Friday, October 20, 2006

Poetry Friday

Conference Comp Day Haiku

Teachers' holiday:
A one-day pause during the
Fall frenzy of school.

Fun Committees

Is "fun committees" an oxymoron? Not when the committees are for nominating or judging children's books for the newly conceived and unveiled Cybil Awards.



Here are the committees that are finalized so far:

Jen Robinson -- YA Fiction
Big A little a -- Picture Books (Franki's on this one!)
Fuse 8 -- Middle Grade Fiction

It appears that there is room left on the committees for Nonfiction Picture Books, Graphic Novels (I'm on this one!), Middle Grade and YA Nonfiction, Fantasy and Science Fiction, and Poetry. Join in! If not to be on a FUN COMMITTEE, then to nominate a favorite in each category (following the rules, of course).

(Great logo, Stephanie!)

Newbery Ramblings

Nina, over at Nina's Newbery, wants to know if GOSSAMER is or is not an adult book.

Here's my two cents.

I read GOSSAMER aloud to my 5th graders. We had great conversation during the opening of the book about trusting an author and allowing yourself to revise your understanding of what's going on in a book as the author gives you more and more clues. Case in point: when you start reading, you have no idea what kind of creatures the Dream Givers are. Lowry gives the reader a character -- Gossamer -- who has no idea what kind of creature she is, and it's through her questions and explorations that she and the reader simultaneously learn what she is and what she does.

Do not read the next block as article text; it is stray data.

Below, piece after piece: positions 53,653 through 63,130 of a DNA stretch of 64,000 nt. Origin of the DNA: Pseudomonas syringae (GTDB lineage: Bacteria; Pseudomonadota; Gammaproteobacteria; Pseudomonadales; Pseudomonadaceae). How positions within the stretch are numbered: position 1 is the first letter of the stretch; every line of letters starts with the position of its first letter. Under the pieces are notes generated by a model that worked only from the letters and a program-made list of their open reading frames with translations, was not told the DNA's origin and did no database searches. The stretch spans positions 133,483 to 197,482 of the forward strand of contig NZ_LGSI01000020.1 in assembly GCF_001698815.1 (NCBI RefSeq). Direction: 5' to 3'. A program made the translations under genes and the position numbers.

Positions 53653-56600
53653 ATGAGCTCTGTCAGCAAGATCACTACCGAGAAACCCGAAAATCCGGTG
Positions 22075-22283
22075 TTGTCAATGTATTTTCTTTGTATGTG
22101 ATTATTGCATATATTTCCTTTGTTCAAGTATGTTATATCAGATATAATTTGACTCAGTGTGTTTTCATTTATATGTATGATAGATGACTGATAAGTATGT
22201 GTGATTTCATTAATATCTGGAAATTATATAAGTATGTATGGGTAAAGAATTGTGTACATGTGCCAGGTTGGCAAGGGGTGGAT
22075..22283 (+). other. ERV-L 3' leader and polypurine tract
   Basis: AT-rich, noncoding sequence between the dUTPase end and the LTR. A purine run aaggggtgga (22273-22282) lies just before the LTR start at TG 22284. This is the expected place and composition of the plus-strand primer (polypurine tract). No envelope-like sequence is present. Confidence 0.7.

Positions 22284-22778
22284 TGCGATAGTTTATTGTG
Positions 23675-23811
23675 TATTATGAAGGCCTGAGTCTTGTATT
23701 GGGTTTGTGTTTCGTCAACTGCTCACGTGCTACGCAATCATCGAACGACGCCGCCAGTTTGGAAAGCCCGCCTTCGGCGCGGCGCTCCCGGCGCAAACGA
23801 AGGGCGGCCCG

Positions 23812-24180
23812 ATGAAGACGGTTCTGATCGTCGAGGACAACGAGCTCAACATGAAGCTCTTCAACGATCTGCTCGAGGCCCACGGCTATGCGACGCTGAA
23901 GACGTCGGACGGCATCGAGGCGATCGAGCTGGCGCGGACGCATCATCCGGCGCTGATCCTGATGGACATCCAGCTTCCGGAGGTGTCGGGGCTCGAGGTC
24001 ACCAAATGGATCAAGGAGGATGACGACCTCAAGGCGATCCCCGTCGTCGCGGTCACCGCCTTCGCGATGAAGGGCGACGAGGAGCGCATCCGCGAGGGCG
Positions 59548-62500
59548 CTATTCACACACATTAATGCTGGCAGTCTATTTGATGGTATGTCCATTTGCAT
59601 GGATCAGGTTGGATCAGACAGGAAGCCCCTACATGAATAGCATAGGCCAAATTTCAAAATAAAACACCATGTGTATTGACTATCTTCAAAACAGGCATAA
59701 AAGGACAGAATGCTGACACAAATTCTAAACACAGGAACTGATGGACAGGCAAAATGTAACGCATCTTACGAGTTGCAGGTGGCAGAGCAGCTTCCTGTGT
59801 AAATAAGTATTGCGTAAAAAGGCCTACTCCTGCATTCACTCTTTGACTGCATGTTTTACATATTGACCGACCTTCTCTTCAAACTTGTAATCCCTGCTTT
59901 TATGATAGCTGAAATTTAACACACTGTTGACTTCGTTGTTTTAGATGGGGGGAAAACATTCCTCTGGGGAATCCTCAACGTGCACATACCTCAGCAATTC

There were great connections between the fight of good vs. evil in GOSSAMER and in the BONE series, and between the somewhat flighty (pardon the pun), playful, simultaneously immature/deeply mature characters of Gossamer and Grace in COUNTING ON GRACE.

As early Tweens, my students really wanted to believe in the magic of the Dream Givers, but they could also talk about them in a very practical, no-nonsense way as well. This is where they're at right now in their development with Santa, the Easter Bunny, and The Great Pumpkin: they believe in spite of the evidence.

I did have to give them some background information on foster care (happily, there are no students in this class who have experienced this first-hand).

The day I was out with laryngitis so bad I could not make a single sound, my sub read the ending. After I returned, and as soon as I had enough voice to read aloud again, my students insisted I re-read the ending.

The idea of "gathering fragments" has become a metaphor in writing workshop for the kind of short entries we do in our writer's notebooks when we want to hold on to a moment (memory, scent, emotion, taste, etc.).

So is GOSSAMER an adult book? I say, "No." It's a great story for readers to connect to with heart and mind. It's a finely crafted short text for writers to study. I think it should be considered for the Newbery.